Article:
N-Queen Solver for OpenCL

Discussion in 'GPGPU Technology & Programming' started by pcchen, Jan 10, 2010.

  1. pcchen

    pcchen Moderator
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    Hmm.. it looks like novec is not correct on SDK 2.2. However, vec2 looks to be faster than SDK 2.1. That's pretty nice.
    My computer with the Radeon 5850 is still using Cat 10.6. Since I'm not using CrossFire, is it ok to use 10.7 (since SDK 2.2 requires 10.7)? I don't want to interfere with the normal usage (i.e. gaming) of that computer now...
     
  2. mhouston

    mhouston A little of this and that
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    For SDK 2.2, you'll want 10.7b, the driver linked to on the SDK download page.
     
  3. ryta1203

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    I would be careful with using SDK 2.2/10.7 as there are all kinds of problems with it. I'm not sure why those problems didn't get fixed before release but....

    ...personally, I had to go back to using 2.1/10.5. It's possible that 10.8 beta may fix the issues but I don't know.
     
  4. pcchen

    pcchen Moderator
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    I fixed a bug in the non-local non-vectorized version. It no longer hangs now (and should run correctly on AMD's GPU too). Actually since local version is faster on both GPU, I think it's probably better to make it the default kernel (and add a -nolocal switch to turn it off for experiments).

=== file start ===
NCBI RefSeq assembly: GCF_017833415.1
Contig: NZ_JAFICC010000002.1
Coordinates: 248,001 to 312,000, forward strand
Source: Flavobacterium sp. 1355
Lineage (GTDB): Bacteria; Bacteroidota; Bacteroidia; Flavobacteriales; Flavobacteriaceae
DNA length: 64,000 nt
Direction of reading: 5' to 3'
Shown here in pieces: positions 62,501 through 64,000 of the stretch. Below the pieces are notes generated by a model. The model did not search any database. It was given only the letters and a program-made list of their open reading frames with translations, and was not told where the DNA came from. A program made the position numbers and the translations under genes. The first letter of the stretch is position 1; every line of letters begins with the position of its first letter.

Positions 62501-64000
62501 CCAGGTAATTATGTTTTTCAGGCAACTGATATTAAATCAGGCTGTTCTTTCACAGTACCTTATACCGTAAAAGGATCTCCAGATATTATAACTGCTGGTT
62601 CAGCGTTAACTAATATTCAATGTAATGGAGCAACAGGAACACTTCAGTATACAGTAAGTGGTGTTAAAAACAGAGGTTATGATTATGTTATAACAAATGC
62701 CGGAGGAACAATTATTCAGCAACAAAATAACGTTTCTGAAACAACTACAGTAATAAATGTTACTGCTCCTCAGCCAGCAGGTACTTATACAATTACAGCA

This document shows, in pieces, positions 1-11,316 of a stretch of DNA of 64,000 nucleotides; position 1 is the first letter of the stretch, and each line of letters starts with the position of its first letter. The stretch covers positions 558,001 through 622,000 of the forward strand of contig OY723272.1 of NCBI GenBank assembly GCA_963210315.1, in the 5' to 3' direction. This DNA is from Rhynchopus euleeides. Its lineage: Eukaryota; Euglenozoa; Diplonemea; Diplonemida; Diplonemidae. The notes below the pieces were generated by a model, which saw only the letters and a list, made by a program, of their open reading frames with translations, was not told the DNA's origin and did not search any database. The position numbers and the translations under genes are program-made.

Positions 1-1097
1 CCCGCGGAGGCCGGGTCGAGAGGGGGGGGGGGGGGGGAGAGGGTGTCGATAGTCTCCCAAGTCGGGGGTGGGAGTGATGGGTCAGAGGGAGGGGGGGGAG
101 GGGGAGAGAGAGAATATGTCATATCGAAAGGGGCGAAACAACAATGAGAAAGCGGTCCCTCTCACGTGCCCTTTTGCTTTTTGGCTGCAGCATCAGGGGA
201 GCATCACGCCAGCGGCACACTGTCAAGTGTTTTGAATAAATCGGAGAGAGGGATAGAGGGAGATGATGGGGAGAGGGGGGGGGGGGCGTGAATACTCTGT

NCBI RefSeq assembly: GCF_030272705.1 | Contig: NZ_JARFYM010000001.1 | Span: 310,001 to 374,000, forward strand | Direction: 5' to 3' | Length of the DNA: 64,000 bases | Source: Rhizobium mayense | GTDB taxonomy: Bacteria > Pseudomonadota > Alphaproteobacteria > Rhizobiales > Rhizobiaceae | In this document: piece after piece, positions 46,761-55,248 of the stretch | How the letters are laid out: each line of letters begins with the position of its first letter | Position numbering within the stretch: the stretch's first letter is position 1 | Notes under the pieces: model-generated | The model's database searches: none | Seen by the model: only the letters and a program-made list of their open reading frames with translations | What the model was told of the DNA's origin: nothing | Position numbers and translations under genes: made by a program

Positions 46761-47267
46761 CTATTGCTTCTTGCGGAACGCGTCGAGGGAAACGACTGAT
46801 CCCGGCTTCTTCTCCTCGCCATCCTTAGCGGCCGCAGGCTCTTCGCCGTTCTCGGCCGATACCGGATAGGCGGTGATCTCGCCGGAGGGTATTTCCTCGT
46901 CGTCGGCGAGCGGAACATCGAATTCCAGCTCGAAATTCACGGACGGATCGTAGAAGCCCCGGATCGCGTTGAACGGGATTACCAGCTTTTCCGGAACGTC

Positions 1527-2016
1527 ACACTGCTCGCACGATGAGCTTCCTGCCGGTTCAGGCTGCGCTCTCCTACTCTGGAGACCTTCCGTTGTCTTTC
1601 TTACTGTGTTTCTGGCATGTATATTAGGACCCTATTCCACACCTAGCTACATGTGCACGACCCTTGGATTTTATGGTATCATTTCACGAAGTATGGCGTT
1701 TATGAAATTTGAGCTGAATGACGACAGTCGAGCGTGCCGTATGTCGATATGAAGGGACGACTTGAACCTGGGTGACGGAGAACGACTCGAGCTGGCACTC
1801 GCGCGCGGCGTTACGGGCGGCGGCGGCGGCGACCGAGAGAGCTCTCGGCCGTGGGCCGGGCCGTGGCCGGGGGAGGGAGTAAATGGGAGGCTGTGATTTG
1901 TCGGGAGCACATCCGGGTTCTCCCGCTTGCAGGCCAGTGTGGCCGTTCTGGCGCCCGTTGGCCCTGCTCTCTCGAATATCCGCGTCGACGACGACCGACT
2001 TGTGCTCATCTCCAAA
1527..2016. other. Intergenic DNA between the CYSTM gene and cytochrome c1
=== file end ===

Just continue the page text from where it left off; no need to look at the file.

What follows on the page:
Unfortunately, now GTX 460 still has some weird bug. The "forbidden" array, which was declared __constant, does not work this way and has to be declared as __global. This only happens on GTX 460. GTX 285 and 8800GT are all fine by __constant.

    I also forgot to add pragma to enable cl_khr_byte_addressable_store, which is required for board_array to be char. The original kernel uses int, but apparently GTX 460 don't like that.

    The new version can be downloaded from the same place:
    http://www.kimicat.com/dang-an-jia/nqueen_cl_src.zip
     
  5. pcchen

    pcchen Moderator
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    I added the new global atomics mechanism to the vectorized kernels. Apparently its much more effective on AMD GPU. Running 17 queen on Radeon 5850 is now faster @ 3.31s instead of previous ~5s.

    nqueen_cl 16: 0.902s